Q1. What’s one interesting fact about Highlander that people might not know?
They sent me three possible endings. They made three endings of the original film hadn’t decided on which one to use yet.
So I made my own up.
Q2. You’ve talked about travelling with your father a lot, did you have a favourite country?
I did love being in Aden. It was a very boyish dream with, you know, running around with no shoes on and swimming every day and stuff like that.
Q3. You’ve travelled quite a bit, what has been your favourite country to visit?
Probably Malaysia. I’ve visited 70 different countries. I’m always trying to get to new places – I love travelling.
Q4. What has life been like since semi-retirement?
It’s nice, not having to earn a living. But, I do get really annoyed that they (people in the industry) actually don’t take any notice of me now.
There are different people there, you see. All the editors that I knew– and I wrote for quite a few different publishers– they’ve gone, and there’s a new sort of culture in the publishing houses. If you don’t sell books, then you’re gutted.
Nobody’s really interested in an 80-year-old. They want to take somebody younger and build them up. I can see their reasoning, but it still annoys me that they don’t answer any of my letters now.
Q5. Why the pen name Richard Argent?
I just like the word Argent – silver, and Richard is my son’s name so I just put them together.
Q6. You have two degrees: English Literature and Business, how did that happen?
Before I left the RAF, they sent me to university and I did a business degree– that got me a job with Capable and Wireless telecommunications company and at the same time.
When I left the company eight years later, I was with a big group of writers, but I was the only one who hadn’t been to university – a business degree didn’t really count in those days.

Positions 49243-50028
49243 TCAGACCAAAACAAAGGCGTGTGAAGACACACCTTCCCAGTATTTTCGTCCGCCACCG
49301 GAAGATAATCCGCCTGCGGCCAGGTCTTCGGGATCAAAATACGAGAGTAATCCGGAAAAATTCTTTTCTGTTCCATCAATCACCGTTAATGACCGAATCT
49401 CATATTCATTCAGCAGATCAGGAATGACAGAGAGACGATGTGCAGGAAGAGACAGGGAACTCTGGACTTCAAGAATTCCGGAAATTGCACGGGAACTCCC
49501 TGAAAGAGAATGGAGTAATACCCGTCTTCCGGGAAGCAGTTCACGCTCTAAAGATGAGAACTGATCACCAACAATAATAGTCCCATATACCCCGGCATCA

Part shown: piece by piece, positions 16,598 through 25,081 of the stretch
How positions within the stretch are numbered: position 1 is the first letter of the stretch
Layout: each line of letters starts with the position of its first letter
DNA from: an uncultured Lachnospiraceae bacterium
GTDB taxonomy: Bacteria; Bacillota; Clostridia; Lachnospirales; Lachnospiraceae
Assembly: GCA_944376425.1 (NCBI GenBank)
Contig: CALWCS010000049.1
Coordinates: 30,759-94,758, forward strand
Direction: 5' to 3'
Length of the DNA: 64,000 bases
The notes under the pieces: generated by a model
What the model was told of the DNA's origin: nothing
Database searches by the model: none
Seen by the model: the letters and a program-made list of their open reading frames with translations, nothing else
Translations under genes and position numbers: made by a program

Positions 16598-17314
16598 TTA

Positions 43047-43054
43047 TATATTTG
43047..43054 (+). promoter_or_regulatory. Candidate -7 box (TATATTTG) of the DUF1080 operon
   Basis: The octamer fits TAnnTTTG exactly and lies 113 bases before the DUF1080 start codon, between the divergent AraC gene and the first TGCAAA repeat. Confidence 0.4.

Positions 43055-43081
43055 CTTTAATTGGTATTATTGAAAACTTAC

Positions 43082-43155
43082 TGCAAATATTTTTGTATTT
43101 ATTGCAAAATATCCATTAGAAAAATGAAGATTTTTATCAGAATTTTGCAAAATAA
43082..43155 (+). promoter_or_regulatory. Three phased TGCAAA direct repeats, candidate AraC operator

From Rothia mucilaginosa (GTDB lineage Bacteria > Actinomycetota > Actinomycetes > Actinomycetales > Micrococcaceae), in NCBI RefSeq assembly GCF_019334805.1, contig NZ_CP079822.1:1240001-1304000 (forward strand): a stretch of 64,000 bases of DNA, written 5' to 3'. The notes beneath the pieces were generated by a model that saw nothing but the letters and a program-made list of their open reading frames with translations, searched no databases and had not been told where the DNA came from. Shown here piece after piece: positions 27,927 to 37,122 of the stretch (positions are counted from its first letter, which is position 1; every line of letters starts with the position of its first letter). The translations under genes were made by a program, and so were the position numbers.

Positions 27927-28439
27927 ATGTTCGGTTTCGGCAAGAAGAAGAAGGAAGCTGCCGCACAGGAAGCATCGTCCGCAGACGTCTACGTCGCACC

I was going to workshops with people from Cambridge and Oxford and I felt a bit under-educated. After all, I left school at 14, so I didn’t have a really solid education.
So I did English literature at King’s College London
Q7. What are your thoughts on the publishing industry?
I’m not bitter but I am annoyed at all the celebrities who write books as well because they know they’re going to sell copies just because of their name, not because of what they’ve written. Their books could be crap, and often are crap, but they’d still sell.
It wouldn’t hurt me so much if they wrote about what they did, you know, if a bake-off cook wrote a book about baking that’s fine, but when they start writing novels… I think what they’re doing then is taking the bread out of the young people who are writing and want to earn a living.
They don’t have another set salary like a television star has. They need to sell their books and there’s only so much shelf space. If you’ve got three or four celebrities taking up shelf space, how are the young people going to get in there?
Garry Kilworth grew up with his father on remote RAF stations, which expanded his creativity and left him without much else to do but explore and read. After establishing an impressive career as a sci-fi and fantasy writer, he was approached to write the novelization of the film Highlander. His novel Rogue Officer won the Charles Whiting Award for Literature and The Ragthorn, written with Robert Holdstock, won both the British Science Fiction Award and the World Fantasy Award.